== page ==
When it comes to whether or not an operator should consider platform migration, three core components must be taken into account: technology, content and platform stability.
Speaking as part of the webinar entitled ‘Is your platform prepared for the ultimate 18 months of sports betting?’, Dave McDowell pointed out that the use of ‘modern and modular’ technology has helped FSB to meet the changing needs of its customers.
“I guess looking back about nine months ago, we took a view that even though our websites are still amongst the very fastest and most responsive in the industry, the technology platform that we were operating on wasn’t going to cut it going forward,” he shared.
“To improve this, we have reinvested into a full, react-based front-end channel. It’s investments like this which keep our platform modern, modular and up to date which is really what helps us build great relationships.”
One other factor that should be considered, according to the FSB CEO, is ‘agility’. He stressed the importance of remaining agile as well as understanding the key technology needs and requirements of each individual client.
He continued: “Especially now that we’re working with larger and larger companies, it’s important to understand that every one of our customers is different – they’ve all got different customer experience requirements and different regulatory needs. It’s really important for FSB to understand those requirements and be as agile as possible when we help get another customer live.”
Throughout the summer, punters will be presented with a wealth of big games to bet on meaning that operators must ensure that they have a technical set-up capable of handling the expected volumes of traffic and delivering a great customer experience – without which they face their customers switching to another platform.
To avoid an exodus of customers, Marc Thomas – Partner at Propus Partners – highlighted an underlying desire for content on betting sites, implying that many punters are seeking to find operators which combine the worlds of social media, content and gambling.
But while this can be a positive for some bettors, it poses somewhat of an issue for the more ‘traditional’ punter who is looking for a more simple betting experience.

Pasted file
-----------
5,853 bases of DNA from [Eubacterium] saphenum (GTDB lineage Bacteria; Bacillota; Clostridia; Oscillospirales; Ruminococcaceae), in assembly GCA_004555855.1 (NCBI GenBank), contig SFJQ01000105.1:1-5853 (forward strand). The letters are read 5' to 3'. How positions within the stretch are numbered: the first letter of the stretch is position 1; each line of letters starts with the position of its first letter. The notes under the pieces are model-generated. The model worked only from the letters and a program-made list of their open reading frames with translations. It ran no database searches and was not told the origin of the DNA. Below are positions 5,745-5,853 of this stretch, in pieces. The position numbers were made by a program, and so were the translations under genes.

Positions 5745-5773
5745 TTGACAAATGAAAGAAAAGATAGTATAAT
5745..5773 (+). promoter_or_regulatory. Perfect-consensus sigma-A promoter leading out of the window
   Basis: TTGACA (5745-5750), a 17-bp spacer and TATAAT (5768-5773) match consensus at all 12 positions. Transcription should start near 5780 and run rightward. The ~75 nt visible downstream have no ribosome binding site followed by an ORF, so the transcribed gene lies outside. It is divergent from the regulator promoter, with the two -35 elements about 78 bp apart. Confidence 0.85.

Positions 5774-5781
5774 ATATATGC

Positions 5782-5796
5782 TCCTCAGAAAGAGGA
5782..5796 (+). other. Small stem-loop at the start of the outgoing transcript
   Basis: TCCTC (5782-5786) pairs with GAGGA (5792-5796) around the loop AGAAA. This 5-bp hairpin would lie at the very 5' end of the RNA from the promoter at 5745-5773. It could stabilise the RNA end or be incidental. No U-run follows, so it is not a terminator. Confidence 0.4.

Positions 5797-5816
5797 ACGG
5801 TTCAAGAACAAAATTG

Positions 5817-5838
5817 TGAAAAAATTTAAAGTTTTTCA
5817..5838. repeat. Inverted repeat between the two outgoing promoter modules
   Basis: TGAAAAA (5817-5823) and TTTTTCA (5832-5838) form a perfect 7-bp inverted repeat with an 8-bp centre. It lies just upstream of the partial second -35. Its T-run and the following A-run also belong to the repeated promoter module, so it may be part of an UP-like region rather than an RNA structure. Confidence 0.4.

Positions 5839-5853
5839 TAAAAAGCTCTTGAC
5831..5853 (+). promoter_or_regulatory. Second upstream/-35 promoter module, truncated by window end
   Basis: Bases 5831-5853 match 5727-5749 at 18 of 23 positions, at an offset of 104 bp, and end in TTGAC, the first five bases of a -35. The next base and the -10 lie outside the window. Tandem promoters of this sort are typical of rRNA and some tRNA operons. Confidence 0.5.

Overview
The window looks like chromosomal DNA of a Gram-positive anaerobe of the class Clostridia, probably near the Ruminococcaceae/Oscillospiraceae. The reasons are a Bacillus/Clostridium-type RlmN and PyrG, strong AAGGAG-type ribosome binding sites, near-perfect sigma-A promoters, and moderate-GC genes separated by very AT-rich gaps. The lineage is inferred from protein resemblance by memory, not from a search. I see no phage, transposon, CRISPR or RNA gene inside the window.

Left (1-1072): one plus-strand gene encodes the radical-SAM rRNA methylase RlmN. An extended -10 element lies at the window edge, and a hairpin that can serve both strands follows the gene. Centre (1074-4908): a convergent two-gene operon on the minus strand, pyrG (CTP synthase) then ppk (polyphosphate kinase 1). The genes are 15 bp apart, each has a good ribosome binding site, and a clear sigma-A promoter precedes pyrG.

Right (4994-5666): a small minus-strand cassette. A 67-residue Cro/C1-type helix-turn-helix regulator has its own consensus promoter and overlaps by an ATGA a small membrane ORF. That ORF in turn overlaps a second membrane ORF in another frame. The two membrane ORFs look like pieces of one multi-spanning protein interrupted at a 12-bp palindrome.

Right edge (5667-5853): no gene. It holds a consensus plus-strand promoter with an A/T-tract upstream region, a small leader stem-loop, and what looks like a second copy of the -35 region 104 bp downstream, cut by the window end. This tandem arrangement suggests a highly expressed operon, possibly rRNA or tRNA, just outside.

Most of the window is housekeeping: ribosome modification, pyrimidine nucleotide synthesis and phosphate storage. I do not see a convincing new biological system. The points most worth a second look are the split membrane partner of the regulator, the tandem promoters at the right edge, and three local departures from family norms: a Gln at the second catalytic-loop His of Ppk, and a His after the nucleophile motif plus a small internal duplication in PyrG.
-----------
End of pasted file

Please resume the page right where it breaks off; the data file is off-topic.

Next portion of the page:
Thomas explained: “I also think there’s a desire among operators to continually add more content, more bells and whistles onto their sites. I think that poses a dichotomy in some cases because there’s a group of customers that want more and more content on their betting site. That’s really good for the operator as it means they won’t leave to go to a media site.
“But on the other hand, there is another huge group of customers who say ‘don’t change the way I interact with my betting site. Don’t change any buttons, don’t move anything around’. So from an operator point of view, that’s really difficult.”
From Joe Saumarez Smith’s point of view, platform stability should play a major role in ensuring that you can meet the growing demands of customers in the coming year.
The Chairman of Eyas Gaming believes that when it comes to looking for a new platform provider, one of the first questions that should be asked is whether they can handle the volume of bets they expect to generate.
Other questions that should be considered is whether there are multiple data feeds from outside organisations, what the speed is for bet settlement, margin movement and whether the provider has a dedicated sports betting platform.
“The absolutely crucial thing is platform stability,” he noted. “It was one of the first things that we looked at when we were moving to a different sports betting platform provider. When we were switching, the first question we asked was ‘can you actually handle the sort of numbers that we think we will be generating?’
“We’ve got a very busy 18 month period where lots of sports events are taking place. This is a perfect opportunity for acquiring new customers. But there’s not much point if your site is going to crash in the middle of a World Cup game or an NFL match.”